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Information Technology Career Pathways & Advice

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With a lot of what we do at work (and outside work) now existing on The Cloud, it seems as if it is the people working in IT that are keeping everything afloat. Our whole world (from plane journeys to social media) relies on computing systems, and IT is the industry that keeps all this functioning.

Alongside other technology-based sectors, IT is one of the fastest expanding career areas as every part of society adopts more, and new, types of technology. The drive forward is relentless, and a skills shortage in the industry means that organisations are crying out for those with digital skills.

The industry is growing faster than most others, with an expected growth of 1.62% each year up to 2020 (nearly twice as fast as the national average). And with 40% of people in technology and IT-based roles working outside of the industry in areas such as retail, finance, the Public Sector and marketing, no two jobs will ever be exactly the same.

Having the right technical skills in things like coding and IT systems can open up many different opportunities, in many different companies and in many different industries. The whole world is open, and you can be an integral part in driving it forward.

Information Technology Jobs

Network Professional Programme £20,000 to £28,000 per annumNationwide
13 Week Coding Course£18,000 to £28,000 per annumNationwide
Business Data Analyst - Graduate£30,000 per annumLondon, London


It goes without saying that you’ll need specific technical skills for a successful career in IT, alongside softer skills such as teamwork, attention to detail and communication. Below are some of the skills you’re likely to need, although this may vary depending on your specific job or industry.

Progression opportunities

There are a huge number of roles in the IT sector, meaning a direct career path is not necessarily the same across the industry. In general though, you are likely to start in an assistant or junior position, before senior is incorporated into your title. As you progress you will be given greater responsibility and more prestigious projects. From here, and as you build your career further, you may be able to manage a team or take on consultancy work.

Career development

Taking courses recognised by the British Computer Society (BCS) are a good way to build your skills, and your employer might be happy to sponsor or support you in these if you can show how these skills will directly improve their business. Professional qualifications offered through BCS include software development and architecture, business analysis, data protection and GDPR, software testing, and asset and data management.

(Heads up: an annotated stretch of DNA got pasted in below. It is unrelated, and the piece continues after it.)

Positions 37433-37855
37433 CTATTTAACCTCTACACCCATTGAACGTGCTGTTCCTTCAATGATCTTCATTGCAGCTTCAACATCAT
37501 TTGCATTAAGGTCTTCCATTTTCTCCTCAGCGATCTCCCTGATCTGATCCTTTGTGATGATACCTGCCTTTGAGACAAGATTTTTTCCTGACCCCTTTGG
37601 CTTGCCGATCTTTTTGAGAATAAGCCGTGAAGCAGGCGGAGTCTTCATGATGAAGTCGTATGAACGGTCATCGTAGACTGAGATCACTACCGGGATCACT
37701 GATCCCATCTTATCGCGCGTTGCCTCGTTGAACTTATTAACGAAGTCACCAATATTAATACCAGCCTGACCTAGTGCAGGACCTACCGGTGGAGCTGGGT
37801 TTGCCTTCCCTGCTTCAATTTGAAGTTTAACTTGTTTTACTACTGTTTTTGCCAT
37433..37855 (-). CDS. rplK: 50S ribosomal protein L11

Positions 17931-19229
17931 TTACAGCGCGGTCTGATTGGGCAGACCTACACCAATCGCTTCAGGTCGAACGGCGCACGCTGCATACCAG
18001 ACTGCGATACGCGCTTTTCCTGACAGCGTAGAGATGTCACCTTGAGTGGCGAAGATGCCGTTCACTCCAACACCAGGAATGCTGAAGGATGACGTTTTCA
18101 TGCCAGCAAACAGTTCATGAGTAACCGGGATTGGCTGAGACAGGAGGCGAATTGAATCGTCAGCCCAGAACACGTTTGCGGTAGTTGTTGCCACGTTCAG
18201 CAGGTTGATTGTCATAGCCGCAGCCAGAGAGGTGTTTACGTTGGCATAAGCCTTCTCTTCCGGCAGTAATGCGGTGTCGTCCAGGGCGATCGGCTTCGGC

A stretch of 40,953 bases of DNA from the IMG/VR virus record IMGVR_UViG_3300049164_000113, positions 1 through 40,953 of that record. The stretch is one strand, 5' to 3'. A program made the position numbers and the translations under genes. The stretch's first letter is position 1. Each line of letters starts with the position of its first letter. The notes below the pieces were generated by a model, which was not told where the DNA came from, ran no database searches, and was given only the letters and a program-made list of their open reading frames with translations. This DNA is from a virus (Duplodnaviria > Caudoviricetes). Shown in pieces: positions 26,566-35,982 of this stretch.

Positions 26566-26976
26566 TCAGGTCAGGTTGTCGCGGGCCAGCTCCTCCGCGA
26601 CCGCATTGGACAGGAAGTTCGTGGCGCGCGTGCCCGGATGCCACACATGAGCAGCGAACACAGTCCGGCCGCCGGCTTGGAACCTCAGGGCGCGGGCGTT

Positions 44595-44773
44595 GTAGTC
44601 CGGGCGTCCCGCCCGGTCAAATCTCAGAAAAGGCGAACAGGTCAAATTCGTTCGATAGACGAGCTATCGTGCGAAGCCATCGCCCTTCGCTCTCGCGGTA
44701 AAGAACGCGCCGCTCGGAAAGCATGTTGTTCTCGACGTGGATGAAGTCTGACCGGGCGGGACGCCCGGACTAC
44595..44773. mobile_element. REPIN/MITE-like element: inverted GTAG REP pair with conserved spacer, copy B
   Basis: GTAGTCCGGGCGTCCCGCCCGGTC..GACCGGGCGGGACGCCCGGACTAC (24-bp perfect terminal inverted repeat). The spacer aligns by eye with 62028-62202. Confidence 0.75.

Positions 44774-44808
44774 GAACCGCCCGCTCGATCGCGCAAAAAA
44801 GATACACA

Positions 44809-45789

Types of jobs in Information Technology

Earning potential

Because IT skills are in such high demand, they can often command relatively high salaries – especially as you move further along in your career. Here are the average salaries for some jobs in IT, according to Payscale:

Software engineer: £34,142
IT support specialist: £23,759
Senior network engineer: £43,287
Web developer: £24,872
Senior web developer: £36,622

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Qualification requirements & subjects to study

The amount of technological growth that the world has seen over the past few years (and will continue to see in the future) means that there are now degrees and training courses dedicated to areas that didn’t even exist a decade ago.

Traditional degrees such as IT and computer science will qualify you for a wide range of jobs within the sector, and will ensure that you have skills in essential areas such as coding, programming languages, database building and IT support.

More specific degree courses, such as data science, computer networking, software engineering or web development will focus on a specific part of the industry, and will make you an expert in that area in particular.

How to get there

Many employers offer specific schemes for graduates with fast track career progression in a number of roles. The application criteria and details of the scheme will depend on the individual employer.

There are also a large number of entry levels roles in IT, both within IT companies and within IT departments of other organisations. These roles will often pay relatively well, as they require specific technical skill.

Keeping up to date with the latest developments in your industry and making sure you can discuss them and demonstrate your skills at interview stage will give you a good chance of getting an IT job.

Further Reading

BCS – The Chartered Institute for IT
Association of Information Technology Professionals (AITP)
UK Web Design Association
Women in Technology
Institute of Analysts and Programmers (IAP)
UKITA (UK IT Association)
CompTIA (Information Technology Industry & Association)
Tech Partnership

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